(a) Everything that begins to exist must have a cause;
(b) If the universe began to exist, then
(c) The universe must have a cause.
You can see the direction in which this argument is flowing - a direction of discomfort to some
physicists and others knowledgeable about these matters. Such a person was the Princeton
physicist Robert Dicke, advocate of the infinitely oscillating theory of the universe, of which we
will say more later. Dicke stated in 1965 that an infinitely old universe "would relieve us of the
necessity of understanding the origin of matter at any finite time in the past."
In 1946 George Gamow (1904-1968), a Russian-born American physicist, proposed that the
primeval fireball, the "Big Bang," was an intense concentration of pure energy. It was the source
of all the matter that now exists in the universe. The Big Bang Theory predicts that all the
galaxies in the universe should be rushing away from each other at high speeds as a result of that
initial event, which some have described as a singular explosion. A possible future dictionary
definition of the hot big bang theory encompasses the idea that the entire physical universe, all
the matter and energy and even the four dimensions of time and space, burst forth from a state of
infinite or near infinite density, temperature, and pressure.
The 1965 observation of the microwave background radiation by Arno Penzias (1933-) and
Robert Wilson (1936-) of the Bell Telephone Laboratories (regrettably partially dismantled
following the breakup of AT&T) convinced most scientists of the validity of the Big Bang
Theory. Further observations reported in 1992 have moved the Big Bang Theory from a
consensus view to the nearly unanimous view among cosmologists: there was an origin to the
universe, perhaps 13-15 billion years ago. My former Berkeley colleague Joseph Silk and his
coworkers gave a brief summary of the evidence for the Big Bang Theory in their February 17,
1995 review paper in Science magazine:
"The hot big bang model is enormously successful. It provides the framework for understanding
the expansion of the universe, the cosmic background radiation, and the primeval abundance of
light elements, as well as a general picture of how the structure seen in the universe today was
Many scientists have been willing to comment on the philosophical consequences of the Big
Bang Theory. For example, Arno Penzias, co-discoverer of the microwave background radiation
and 1978 Nobel Prize recipient in physics, stated to the New York Times on March 12, 1978:
© Copyright 2002 Dr. Henry F. Schaefer, III
"The best data we have (concerning the big bang) are exactly what I would have predicted, had I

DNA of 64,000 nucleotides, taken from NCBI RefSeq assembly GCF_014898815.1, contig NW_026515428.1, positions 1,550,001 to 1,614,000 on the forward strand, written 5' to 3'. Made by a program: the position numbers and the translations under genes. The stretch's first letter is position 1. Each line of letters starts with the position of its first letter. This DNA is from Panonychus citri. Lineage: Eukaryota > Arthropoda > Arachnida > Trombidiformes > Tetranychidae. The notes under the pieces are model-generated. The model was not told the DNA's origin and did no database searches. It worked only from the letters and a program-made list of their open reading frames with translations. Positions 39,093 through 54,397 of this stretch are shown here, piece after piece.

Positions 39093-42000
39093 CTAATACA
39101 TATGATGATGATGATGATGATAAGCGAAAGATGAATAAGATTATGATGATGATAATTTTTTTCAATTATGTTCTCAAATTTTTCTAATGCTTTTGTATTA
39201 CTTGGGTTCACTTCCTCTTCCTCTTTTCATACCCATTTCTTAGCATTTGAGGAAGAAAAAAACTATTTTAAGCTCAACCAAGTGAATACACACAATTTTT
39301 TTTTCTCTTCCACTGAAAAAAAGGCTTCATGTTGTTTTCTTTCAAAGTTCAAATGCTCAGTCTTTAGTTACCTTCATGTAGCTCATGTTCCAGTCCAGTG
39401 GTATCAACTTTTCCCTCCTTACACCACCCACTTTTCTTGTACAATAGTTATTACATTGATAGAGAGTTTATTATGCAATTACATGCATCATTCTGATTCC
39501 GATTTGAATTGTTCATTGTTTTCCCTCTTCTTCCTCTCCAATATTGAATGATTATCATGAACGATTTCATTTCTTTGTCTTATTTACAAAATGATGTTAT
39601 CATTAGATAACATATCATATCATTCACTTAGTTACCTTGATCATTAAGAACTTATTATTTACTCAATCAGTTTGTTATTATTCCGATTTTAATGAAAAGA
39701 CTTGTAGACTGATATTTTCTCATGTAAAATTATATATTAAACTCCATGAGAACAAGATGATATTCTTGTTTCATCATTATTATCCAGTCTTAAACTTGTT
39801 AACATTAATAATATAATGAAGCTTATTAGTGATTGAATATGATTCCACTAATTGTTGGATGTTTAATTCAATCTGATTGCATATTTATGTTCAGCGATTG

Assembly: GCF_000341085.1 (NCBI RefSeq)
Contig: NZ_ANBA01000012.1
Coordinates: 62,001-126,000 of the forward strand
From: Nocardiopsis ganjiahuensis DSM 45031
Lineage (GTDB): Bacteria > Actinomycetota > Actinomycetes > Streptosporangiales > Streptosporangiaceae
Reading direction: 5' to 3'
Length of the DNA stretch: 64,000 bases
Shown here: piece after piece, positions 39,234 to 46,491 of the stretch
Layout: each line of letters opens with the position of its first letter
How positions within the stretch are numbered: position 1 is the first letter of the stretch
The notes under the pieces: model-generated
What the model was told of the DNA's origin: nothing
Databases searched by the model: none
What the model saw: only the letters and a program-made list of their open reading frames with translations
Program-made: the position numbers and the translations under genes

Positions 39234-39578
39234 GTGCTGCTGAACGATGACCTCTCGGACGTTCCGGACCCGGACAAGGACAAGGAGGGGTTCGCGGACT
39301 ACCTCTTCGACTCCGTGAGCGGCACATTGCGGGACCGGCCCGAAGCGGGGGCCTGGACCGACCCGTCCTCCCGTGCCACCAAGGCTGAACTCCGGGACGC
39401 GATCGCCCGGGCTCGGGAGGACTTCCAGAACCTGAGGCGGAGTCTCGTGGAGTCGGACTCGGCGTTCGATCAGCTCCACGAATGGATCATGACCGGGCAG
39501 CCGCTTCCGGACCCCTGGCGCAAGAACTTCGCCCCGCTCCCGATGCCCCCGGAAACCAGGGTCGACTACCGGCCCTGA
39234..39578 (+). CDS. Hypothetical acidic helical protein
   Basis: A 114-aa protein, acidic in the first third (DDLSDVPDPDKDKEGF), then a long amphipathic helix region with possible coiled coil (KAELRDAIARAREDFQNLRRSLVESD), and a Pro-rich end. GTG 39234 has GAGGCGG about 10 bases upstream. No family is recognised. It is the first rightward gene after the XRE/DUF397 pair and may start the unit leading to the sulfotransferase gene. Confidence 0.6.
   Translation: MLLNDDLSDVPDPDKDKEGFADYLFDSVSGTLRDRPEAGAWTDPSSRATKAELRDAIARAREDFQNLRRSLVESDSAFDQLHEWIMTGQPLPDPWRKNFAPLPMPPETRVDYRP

nothing to go on but the five books of Moses, the Psalms, the Bible as a whole."
When asked more recently (in Denis Brian's 1995 book "Genius Talk") why some cosmologists
were so affectionate in their embrace of the steady state theory (the idea that the universe is
infinitely old) of the origin of the universe, Penzias responded: "Well, some people are
uncomfortable with the purposefully created world. To come up with things that contradict
purpose, they tend to speculate about things they haven't seen."
Perhaps the most amusing statement in this regard came from Cambridge University physicist
Dennis Sciama, one of the most distinguished advocates of the steady state theory of the
universe. Shortly after he gave up on the steady state hypothesis, Sciama stated: "The steady
state theory has a sweep and beauty that for some unaccountable reason the architect of the
universe appears to have overlooked." Of course we theoretical scientists have an abundance of
excuses for why our cherished theories sometimes fail. But the notion of blaming our failures on
the "architect of the universe" is very creative.
It is an unusual day when newspapers all over the world devote their front page headlines to a
story about science. But that is exactly what happened on April 24, 1992. Announced on that
date were the results of the so-called "big bang ripples" observations made by the cosmic
background explorer (COBE) satellite of NASA. These ripples are the small variations in the
temperature of the universe (about 2.7 degrees Celsius above absolute zero) far from heavenly
bodies. These observations were remarkably consistent with the predictions of the Big Bang
Theory. The particular item that the London Times, New York Times, etc. seemed to pick up on
was a statement by George Smoot, the team leader from the Lawrence Berkeley Laboratory. He
said, "It's like looking at God." For obvious reasons, this headline captured the attention of
thinking people throughout the world. In the euphoria that followed, Stephen Hawking
described the big bang ripples observations as "the scientific discovery of the century, if not all
A somewhat more sober assessment of the big bang ripples observations was given one week
later in the Los Angeles Times by Frederick Burnham, a science-historian. He said, "These
findings, now available, make the idea that God created the universe a more respectable
hypothesis today than at any time in the last 100 years."
George Smoot, leader of the COBE team of scientists, and I were undergraduate classmates at
M.I.T. We both arrived in September of 1962 and graduated in June of 1966. I do not remember
meeting George Smoot, but his last name was famous within the M.I.T. community from the first
day of our freshman year. However, the fame of the name Smoot was not such as to suggest that
George would become one of the world's most famous scientists 26 years following his
graduation from M.I.T. Social fraternities were very popular during our years at M.I.T. In fact,
about one-third of the undergraduate student body lived in these fraternities, which were located
across the Charles River from M.I.T. Students were encouraged to join a fraternity in the week